• A well defined goal (bake a cake)
  • Necessary components (ingredients and tools)
  • Steps (mix sugar and flour, add eggs)
  • Conditional changes and options (Adjust for higher altitude, substitute brown sugar with molasses)
  • Expected result (cake should be moist and golden brown)


How to prepare for a how to article


Think about who is likely to use the instructions you’re about to write. Are they experts? Are they totally new to the process? Are they, like most of us, somewhere in between? Are you writing in their native language as well as yours or will you readers be doing some mental translating? You may not always know exactly who you’re writing for but keep your reader in mind as best you can; aiming at a specific type of reader will inform your article from beginning to end.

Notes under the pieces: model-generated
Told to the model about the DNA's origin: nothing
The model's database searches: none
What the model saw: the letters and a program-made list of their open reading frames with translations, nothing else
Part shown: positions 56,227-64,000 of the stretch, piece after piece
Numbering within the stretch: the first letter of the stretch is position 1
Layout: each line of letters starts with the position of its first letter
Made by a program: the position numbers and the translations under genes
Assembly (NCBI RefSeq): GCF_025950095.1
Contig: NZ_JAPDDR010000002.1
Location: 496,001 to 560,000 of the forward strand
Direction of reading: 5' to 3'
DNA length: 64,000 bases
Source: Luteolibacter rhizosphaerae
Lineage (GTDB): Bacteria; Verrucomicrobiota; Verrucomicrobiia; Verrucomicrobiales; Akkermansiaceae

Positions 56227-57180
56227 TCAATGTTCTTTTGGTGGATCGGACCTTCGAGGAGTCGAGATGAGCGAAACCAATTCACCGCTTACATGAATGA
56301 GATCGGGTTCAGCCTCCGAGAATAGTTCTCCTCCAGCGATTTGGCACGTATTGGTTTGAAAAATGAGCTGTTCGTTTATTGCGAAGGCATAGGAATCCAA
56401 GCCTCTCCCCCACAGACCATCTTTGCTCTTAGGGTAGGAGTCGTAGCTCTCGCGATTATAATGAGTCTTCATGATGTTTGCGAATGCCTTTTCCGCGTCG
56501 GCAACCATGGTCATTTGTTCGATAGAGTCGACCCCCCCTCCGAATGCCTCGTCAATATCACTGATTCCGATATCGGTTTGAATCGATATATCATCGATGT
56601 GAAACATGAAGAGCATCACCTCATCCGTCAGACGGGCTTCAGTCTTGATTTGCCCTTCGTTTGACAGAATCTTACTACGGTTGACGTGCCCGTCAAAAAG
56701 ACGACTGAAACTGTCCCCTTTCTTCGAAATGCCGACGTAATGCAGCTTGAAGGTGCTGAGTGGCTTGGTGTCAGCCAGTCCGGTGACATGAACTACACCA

Defining a goal is not complicated, but it does take more thought than most people give it. The main thing to remember is that there is a direct goal and an indirect goal. The direct goal of a person who reads an article about “How to Brew Beer” is to brew a beer, but their indirect goal is to create something that they can then enjoy and be proud of. Most how to advice is a means to an end. The reader wants to accomplish the task, but their real goal is the result of that task. An article about How to eliminate the XyXIX virus from your computer will be used by people who want their computer to work properly. Getting rid of the virus is just the means to an end.